Day one

Sunday 22 March 2020, 9.10 am

I just tried to attend a managers’ meeting, a meeting scheduled to explain what we can and can’t (will or won’t?) do for Mona, a meeting which is scheduled for tomorrow. After five days of Mona being closed and me not going out, I’ve lost track of what day it is. I’m sure that filthy heathen COVID-19 won’t be taking Sunday off.

In writing the date, above, I noticed it is Kirsha’s and my sixth wedding anniversary. There won’t be much of a celebration but, if we get through this, I’m pretty sure I’ll remember this one more than the others. Easy, because I can’t really remember much of the others. We went to Quay Restaurant for one of them (the first?), and Kirsha got me a paper bow tie (since one of the traditional first anniversary gifts is paper). Last year she got me a wooden bow tie. The traditional sixth anniversary gifts are iron and sugar, so no tie there. She had forgotten it was our anniversary, anyway.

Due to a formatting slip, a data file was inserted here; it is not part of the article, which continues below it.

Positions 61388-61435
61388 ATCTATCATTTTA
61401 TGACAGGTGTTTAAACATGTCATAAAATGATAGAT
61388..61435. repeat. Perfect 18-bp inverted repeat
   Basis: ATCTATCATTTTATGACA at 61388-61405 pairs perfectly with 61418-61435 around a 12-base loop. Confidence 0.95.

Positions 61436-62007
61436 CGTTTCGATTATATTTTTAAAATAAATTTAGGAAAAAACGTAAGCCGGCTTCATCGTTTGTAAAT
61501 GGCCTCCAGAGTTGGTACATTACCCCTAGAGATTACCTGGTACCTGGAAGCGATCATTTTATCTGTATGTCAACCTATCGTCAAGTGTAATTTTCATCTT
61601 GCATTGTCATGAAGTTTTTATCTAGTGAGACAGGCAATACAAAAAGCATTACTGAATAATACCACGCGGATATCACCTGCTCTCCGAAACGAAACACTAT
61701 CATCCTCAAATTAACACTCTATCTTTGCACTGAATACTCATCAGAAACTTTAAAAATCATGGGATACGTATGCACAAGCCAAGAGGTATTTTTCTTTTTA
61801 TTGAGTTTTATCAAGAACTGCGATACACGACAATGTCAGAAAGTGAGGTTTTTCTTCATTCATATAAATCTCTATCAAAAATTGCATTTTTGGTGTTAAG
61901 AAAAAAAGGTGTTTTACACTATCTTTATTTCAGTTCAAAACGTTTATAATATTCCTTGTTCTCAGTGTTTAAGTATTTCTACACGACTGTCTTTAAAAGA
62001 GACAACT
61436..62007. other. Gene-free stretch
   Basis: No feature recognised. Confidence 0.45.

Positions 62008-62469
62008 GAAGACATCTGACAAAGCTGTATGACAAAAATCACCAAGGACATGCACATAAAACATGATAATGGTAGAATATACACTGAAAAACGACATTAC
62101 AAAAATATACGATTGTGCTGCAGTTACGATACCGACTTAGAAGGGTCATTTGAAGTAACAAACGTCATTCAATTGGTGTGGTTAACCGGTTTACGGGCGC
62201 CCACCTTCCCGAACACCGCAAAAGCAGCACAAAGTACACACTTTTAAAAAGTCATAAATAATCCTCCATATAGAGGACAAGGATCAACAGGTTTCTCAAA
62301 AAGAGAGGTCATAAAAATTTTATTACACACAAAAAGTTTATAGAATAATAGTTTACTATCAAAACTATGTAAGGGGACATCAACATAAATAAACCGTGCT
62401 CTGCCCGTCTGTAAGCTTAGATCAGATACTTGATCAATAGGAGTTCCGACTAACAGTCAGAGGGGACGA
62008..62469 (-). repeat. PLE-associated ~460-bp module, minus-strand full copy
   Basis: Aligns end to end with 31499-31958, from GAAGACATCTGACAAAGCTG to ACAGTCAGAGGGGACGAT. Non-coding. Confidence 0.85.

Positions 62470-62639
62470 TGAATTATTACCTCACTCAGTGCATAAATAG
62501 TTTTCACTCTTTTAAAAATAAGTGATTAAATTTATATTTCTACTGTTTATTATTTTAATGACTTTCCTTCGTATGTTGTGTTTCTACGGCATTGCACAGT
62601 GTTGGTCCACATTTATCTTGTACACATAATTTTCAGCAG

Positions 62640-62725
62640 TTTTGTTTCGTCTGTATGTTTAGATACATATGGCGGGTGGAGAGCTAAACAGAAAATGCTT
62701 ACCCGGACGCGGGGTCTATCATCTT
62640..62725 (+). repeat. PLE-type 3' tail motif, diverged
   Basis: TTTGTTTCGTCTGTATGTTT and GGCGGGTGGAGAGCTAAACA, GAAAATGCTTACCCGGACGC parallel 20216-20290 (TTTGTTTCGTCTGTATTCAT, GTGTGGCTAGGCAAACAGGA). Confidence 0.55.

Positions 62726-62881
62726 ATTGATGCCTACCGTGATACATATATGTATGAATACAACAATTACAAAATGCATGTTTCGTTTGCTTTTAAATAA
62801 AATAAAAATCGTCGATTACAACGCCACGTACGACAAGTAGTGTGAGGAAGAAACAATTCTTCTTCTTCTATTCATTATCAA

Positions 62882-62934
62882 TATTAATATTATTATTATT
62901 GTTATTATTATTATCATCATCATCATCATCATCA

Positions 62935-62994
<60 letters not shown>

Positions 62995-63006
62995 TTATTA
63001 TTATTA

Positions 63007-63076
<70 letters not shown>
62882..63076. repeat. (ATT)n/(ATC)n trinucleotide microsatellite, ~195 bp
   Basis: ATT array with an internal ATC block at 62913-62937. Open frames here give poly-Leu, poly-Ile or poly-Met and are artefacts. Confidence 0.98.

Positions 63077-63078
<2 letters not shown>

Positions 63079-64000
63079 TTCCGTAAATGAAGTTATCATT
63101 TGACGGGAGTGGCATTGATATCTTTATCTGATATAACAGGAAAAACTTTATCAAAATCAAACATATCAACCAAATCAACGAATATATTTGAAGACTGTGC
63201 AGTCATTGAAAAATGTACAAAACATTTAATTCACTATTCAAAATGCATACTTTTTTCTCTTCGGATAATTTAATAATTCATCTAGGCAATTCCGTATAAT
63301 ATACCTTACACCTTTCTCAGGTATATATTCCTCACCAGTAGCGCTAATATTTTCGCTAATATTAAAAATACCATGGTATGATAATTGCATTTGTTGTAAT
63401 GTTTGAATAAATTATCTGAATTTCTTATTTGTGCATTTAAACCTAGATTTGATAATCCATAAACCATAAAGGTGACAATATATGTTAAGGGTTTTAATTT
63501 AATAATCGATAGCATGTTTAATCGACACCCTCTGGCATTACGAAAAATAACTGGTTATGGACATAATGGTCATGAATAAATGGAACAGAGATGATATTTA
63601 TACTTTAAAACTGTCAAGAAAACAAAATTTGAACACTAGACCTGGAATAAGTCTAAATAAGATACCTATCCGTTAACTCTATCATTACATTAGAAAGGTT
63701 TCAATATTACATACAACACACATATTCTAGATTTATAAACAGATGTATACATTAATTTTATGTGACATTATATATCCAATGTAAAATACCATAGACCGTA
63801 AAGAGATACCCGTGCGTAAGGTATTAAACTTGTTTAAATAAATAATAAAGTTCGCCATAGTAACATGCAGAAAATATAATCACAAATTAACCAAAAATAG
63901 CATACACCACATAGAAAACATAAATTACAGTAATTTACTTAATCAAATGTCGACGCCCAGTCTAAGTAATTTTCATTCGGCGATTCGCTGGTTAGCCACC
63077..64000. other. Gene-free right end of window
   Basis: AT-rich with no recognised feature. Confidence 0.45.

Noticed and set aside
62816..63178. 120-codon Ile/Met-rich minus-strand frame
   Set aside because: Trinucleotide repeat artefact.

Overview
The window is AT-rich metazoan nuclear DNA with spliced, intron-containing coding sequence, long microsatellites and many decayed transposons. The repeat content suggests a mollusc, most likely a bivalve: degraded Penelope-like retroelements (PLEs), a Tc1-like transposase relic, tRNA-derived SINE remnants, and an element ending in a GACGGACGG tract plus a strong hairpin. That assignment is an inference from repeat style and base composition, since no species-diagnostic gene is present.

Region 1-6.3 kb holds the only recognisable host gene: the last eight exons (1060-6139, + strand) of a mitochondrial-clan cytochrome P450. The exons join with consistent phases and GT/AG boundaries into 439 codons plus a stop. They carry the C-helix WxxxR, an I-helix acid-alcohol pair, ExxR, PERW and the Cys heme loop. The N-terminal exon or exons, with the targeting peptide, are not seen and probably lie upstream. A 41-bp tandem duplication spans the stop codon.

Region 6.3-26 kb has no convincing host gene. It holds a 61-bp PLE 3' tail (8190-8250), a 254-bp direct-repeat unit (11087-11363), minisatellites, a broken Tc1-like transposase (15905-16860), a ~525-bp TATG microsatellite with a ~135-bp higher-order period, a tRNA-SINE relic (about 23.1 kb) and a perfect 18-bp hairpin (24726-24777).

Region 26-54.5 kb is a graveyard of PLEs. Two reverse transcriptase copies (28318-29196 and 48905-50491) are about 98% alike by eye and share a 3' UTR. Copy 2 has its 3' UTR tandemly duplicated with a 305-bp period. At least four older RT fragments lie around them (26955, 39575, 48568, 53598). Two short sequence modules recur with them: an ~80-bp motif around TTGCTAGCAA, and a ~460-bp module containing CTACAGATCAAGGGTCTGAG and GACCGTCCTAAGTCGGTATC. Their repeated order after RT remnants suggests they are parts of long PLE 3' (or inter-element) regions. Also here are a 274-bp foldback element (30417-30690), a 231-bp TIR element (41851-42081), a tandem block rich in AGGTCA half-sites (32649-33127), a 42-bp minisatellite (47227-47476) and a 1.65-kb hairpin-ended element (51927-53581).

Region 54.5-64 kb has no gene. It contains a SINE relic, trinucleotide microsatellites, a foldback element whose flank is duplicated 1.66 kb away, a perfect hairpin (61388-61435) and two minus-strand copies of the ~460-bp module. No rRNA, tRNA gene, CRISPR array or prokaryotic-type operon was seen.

Our daughter, Sunday, is drawing pictures of a bear, but she is upset because she doesn’t like what she has drawn. I like it. And now she’s trying letters.

A couple of days ago, I plotted the distribution of COVID-19 cases in Australia. An exponential distribution would have been concerning—that would mean we’d soon be where Italy is now, with morgues the only businesses that are full—but it turned out worse than that. Our curve is slightly steeper than Italy’s and it recently got steeper. That may be because a great many high-risk Australians have been repatriated, but the augury isn’t great. And while Tasmania’s seventeen cases might seem promisingly low, it’s only a couple of days on the distribution behind the rest of Australia (population adjusted).

Today, my friends Anthony and Kayo and their kids will arrive to isolate in Tasmania. Yesterday, ArtPro’s Nic arrived, with Lucille and Aldo. Zeljko and Shelley (two of my original gambling partners) and their daughter, Emily, are in Hobart. If it weren’t for the end of civilisation and its attendant social isolation (from yesterday, everyone arriving is sentenced to two weeks of their own company—for me that would’ve been a cruel and unusual punishment, but these are cruel and unusual times), we probably would have been celebrating. And, of course, we wouldn’t have known it, but we would have been celebrating the absence of catastrophe. That means that most of the time, we have something to celebrate. Just not now.